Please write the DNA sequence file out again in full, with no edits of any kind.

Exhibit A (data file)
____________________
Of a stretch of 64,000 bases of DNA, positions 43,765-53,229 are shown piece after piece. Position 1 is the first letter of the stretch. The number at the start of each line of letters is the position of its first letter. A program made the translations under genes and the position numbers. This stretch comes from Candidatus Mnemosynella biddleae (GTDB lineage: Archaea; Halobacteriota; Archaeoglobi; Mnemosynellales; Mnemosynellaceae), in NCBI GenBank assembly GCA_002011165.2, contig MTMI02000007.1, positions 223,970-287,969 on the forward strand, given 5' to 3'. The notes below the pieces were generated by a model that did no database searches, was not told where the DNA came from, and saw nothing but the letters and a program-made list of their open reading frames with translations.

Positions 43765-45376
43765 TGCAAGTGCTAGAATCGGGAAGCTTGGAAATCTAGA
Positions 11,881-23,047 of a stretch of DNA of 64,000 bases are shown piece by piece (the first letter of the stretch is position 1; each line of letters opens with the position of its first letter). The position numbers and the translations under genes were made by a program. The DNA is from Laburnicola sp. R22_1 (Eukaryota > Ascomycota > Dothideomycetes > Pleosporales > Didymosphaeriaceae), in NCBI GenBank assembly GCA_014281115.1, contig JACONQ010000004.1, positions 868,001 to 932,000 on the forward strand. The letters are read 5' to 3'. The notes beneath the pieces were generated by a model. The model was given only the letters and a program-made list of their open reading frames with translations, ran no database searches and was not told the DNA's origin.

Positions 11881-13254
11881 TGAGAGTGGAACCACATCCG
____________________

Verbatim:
Of a stretch of 64,000 bases of DNA, positions 43,765-53,229 are shown piece after piece. Position 1 is the first letter of the stretch. The number at the start of each line of letters is the position of its first letter. A program made the translations under genes and the position numbers. This stretch comes from Candidatus Mnemosynella biddleae (GTDB lineage: Archaea; Halobacteriota; Archaeoglobi; Mnemosynellales; Mnemosynellaceae), in NCBI GenBank assembly GCA_002011165.2, contig MTMI02000007.1, positions 223,970-287,969 on the forward strand, given 5' to 3'. The notes below the pieces were generated by a model that did no database searches, was not told where the DNA came from, and saw nothing but the letters and a program-made list of their open reading frames with translations.

Positions 43765-45376
43765 TGCAAGTGCTAGAATCGGGAAGCTTGGAAATCTAGA
Positions 11,881-23,047 of a stretch of DNA of 64,000 bases are shown piece by piece (the first letter of the stretch is position 1; each line of letters opens with the position of its first letter). The position numbers and the translations under genes were made by a program. The DNA is from Laburnicola sp. R22_1 (Eukaryota > Ascomycota > Dothideomycetes > Pleosporales > Didymosphaeriaceae), in NCBI GenBank assembly GCA_014281115.1, contig JACONQ010000004.1, positions 868,001 to 932,000 on the forward strand. The letters are read 5' to 3'. The notes beneath the pieces were generated by a model. The model was given only the letters and a program-made list of their open reading frames with translations, ran no database searches and was not told the DNA's origin.

Positions 11881-13254
11881 TGAGAGTGGAACCACATCCG